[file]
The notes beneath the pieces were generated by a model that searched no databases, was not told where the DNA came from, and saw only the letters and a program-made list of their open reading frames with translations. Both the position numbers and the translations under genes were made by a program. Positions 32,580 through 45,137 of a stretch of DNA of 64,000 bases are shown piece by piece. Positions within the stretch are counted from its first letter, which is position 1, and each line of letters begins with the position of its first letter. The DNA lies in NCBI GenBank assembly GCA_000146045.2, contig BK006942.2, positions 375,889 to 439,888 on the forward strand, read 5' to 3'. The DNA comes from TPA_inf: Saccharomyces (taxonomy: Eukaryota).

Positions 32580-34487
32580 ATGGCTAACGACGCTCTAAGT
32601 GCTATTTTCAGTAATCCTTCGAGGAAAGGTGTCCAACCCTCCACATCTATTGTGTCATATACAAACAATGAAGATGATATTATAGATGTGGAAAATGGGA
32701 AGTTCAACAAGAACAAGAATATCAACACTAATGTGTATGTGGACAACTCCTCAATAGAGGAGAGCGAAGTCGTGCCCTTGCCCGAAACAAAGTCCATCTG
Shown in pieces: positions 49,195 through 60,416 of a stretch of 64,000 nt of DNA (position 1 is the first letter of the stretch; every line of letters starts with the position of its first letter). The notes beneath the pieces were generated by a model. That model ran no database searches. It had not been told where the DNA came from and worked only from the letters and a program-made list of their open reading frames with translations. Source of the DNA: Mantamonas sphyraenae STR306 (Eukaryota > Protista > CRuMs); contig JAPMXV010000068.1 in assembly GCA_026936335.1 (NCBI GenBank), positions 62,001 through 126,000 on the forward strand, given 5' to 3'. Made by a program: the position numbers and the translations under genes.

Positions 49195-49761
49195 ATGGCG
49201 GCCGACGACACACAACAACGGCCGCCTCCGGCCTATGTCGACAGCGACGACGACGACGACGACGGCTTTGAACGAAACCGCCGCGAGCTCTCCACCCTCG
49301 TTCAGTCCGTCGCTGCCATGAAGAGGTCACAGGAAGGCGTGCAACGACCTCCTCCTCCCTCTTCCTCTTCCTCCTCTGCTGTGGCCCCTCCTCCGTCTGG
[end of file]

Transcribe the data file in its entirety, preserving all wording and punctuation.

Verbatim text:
The notes beneath the pieces were generated by a model that searched no databases, was not told where the DNA came from, and saw only the letters and a program-made list of their open reading frames with translations. Both the position numbers and the translations under genes were made by a program. Positions 32,580 through 45,137 of a stretch of DNA of 64,000 bases are shown piece by piece. Positions within the stretch are counted from its first letter, which is position 1, and each line of letters begins with the position of its first letter. The DNA lies in NCBI GenBank assembly GCA_000146045.2, contig BK006942.2, positions 375,889 to 439,888 on the forward strand, read 5' to 3'. The DNA comes from TPA_inf: Saccharomyces (taxonomy: Eukaryota).

Positions 32580-34487
32580 ATGGCTAACGACGCTCTAAGT
32601 GCTATTTTCAGTAATCCTTCGAGGAAAGGTGTCCAACCCTCCACATCTATTGTGTCATATACAAACAATGAAGATGATATTATAGATGTGGAAAATGGGA
32701 AGTTCAACAAGAACAAGAATATCAACACTAATGTGTATGTGGACAACTCCTCAATAGAGGAGAGCGAAGTCGTGCCCTTGCCCGAAACAAAGTCCATCTG
Shown in pieces: positions 49,195 through 60,416 of a stretch of 64,000 nt of DNA (position 1 is the first letter of the stretch; every line of letters starts with the position of its first letter). The notes beneath the pieces were generated by a model. That model ran no database searches. It had not been told where the DNA came from and worked only from the letters and a program-made list of their open reading frames with translations. Source of the DNA: Mantamonas sphyraenae STR306 (Eukaryota > Protista > CRuMs); contig JAPMXV010000068.1 in assembly GCA_026936335.1 (NCBI GenBank), positions 62,001 through 126,000 on the forward strand, given 5' to 3'. Made by a program: the position numbers and the translations under genes.

Positions 49195-49761
49195 ATGGCG
49201 GCCGACGACACACAACAACGGCCGCCTCCGGCCTATGTCGACAGCGACGACGACGACGACGACGGCTTTGAACGAAACCGCCGCGAGCTCTCCACCCTCG
49301 TTCAGTCCGTCGCTGCCATGAAGAGGTCACAGGAAGGCGTGCAACGACCTCCTCCTCCCTCTTCCTCTTCCTCCTCTGCTGTGGCCCCTCCTCCGTCTGG